G has two parents I and D. P(G|I, D) is represented by mat2 (the 3rd matrix), which

is the 4 × 3 matrix in the figure. Since I’s order is before D, the row indexing is (i

0

, d0

),

and then (i

0

, d1

) and so on instead of (d

0

, i0

). I has only two values (false or true) thus

denoted as i

0

, i1

. Here G has 3 values thus denoted as g

1

, g2

, g3

(if you want to use

g

0

, g1

, g2

to denote, it is fine too. It won’t affect the code anyway).

Another example is that if A has parents C and F where C is the 3rd variable specified

and F is the 6th, then the (2,0) entry of their matrix represents P(A = f alse|C =

true, F = f alse), and the (0,1) entry represents P(A = true|C = f alse, F = f alse).

The format of the query, entered via the console (or read from redirected standard

input) is:

P(rvQ | rvE1=val, rvE2=val, …)

where rvQ is the name of the query variable, and rvEx are the names of the evidence

variables with their respective true/false values specified. As is normal in Bayesian

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Case I D G S L J H

1 1 1 2 1 1 0 1

2 0 0 1 0 0 1 0

3 1 0 3 0 0 1 0

4 1 0 1 0 0 1 1

.

.

.

Table 1: Samples

inference, variables not included are unobserved and should be marginalised out.

1.2 Learning parameters (postgrads)

This task is for postgrads. Undergrads can choose to do it too for bonus points.

The parameters in a Bayesian network are the conditional probability matrices. If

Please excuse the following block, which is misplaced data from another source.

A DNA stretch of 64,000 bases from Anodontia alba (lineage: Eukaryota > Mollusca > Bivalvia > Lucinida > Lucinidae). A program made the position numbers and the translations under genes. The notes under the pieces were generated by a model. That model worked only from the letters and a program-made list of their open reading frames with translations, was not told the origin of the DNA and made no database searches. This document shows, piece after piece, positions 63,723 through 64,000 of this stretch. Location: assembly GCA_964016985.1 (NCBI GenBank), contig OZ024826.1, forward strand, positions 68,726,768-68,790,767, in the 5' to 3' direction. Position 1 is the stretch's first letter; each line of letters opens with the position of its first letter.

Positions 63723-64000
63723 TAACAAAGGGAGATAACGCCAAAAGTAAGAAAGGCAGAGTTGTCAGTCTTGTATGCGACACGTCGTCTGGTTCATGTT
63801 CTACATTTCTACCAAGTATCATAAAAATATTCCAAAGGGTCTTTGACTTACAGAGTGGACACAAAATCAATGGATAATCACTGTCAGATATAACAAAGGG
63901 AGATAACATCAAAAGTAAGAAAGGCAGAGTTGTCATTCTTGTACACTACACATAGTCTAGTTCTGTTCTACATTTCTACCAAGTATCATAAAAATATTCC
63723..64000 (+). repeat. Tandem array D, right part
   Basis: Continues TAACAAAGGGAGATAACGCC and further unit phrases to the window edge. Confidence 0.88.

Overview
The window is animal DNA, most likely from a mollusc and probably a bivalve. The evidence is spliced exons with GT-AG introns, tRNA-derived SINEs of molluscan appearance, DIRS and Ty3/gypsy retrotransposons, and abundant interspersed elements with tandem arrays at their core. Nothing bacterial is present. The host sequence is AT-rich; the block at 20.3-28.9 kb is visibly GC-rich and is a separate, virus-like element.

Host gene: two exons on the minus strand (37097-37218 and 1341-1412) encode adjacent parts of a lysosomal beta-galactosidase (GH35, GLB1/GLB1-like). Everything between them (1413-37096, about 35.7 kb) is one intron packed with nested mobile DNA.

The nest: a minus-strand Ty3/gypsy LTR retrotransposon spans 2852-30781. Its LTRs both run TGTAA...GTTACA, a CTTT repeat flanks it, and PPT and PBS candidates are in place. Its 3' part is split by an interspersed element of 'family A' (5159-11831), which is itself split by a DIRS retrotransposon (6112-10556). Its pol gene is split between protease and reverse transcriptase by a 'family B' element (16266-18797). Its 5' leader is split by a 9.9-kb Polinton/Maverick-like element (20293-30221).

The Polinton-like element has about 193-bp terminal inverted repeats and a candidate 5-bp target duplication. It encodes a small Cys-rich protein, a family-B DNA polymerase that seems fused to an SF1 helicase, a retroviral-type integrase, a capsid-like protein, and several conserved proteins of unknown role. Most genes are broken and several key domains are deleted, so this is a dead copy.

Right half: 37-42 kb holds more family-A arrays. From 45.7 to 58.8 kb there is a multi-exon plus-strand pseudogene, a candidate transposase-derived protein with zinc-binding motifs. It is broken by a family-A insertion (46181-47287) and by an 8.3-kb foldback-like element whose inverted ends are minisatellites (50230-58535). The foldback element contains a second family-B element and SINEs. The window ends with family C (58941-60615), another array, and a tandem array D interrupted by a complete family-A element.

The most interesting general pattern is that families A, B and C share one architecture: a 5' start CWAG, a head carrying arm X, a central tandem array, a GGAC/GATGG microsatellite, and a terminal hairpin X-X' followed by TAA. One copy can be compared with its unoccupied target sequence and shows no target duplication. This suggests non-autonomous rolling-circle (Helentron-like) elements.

you have samples from the joint distribution represented by the Bayesian network, you

can estimate (conditional) probabilities of any variable by frequentism. For example, if

you have samples like in Table 1, you can estimate probabilities as follows:

P(D = 1) = ND=1

Ntotal

P(G = 1|D = 1, I = 0) = NG=1,D=1,I=0

ND=1,I=0

.

.

.

Here ND=1 is the number of samples that D = 1, and Ntotal is the total number of

samples. NG=1,D=1,I=0 is the number of samples that G = 1, D = 1, I = 0, and ND=1,I=0

is the number of samples that D = 1, I = 0.

Your code must be able to read both the PGM model file, and the sample data file,

and use them to produce a new PGM model file. The new PGM model file should be

in the same format as the PGM model file.

The sample data file for learning can be downloaded from

https://cs.adelaide.edu.au/users/third/ai/15s1-ai-adelaide/files/sample.

zip

Note that the Case ID and variables’ names are not included in the sample file.

Assume there are N variables. Each line is a sample vector with N dimensions in the

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same order of variables as specified in the model file. Note that the old model file and the

new model file shall only differ in the entries of matrices. The rest should not change, as

we are only learning (updating) the parameters (not the graph). In principle, to learn

the parameters does not need to know the mat in the old model file. We allow you to

use the entire old model file for your convenience — if you have a different number of

matrices or their sizes are different from the ones in the old model file, you must have

done something wrong.

2 Deliverables

2.1 Inference (undergrads and postgrads)

Write your program in Java or C/C++. In the case of Java, name your program

inference.java. Your program must be able to be compiled and run as follows:

$ javac inference.java

$ java inference modelfile.txt queryfile.txt answerfile.txt

In the case of C/C++, you must supply a makefile Makefile with a rule called

inference to compile your program into a Linux executable binary named inference.bin.

Your program must be able to be compiled and run as follows:

$ make inference

$ ./inference.bin modelfile.txt queryfile.txt answerfile.txt

Output Your code must be able to read the model file, and the query file to produce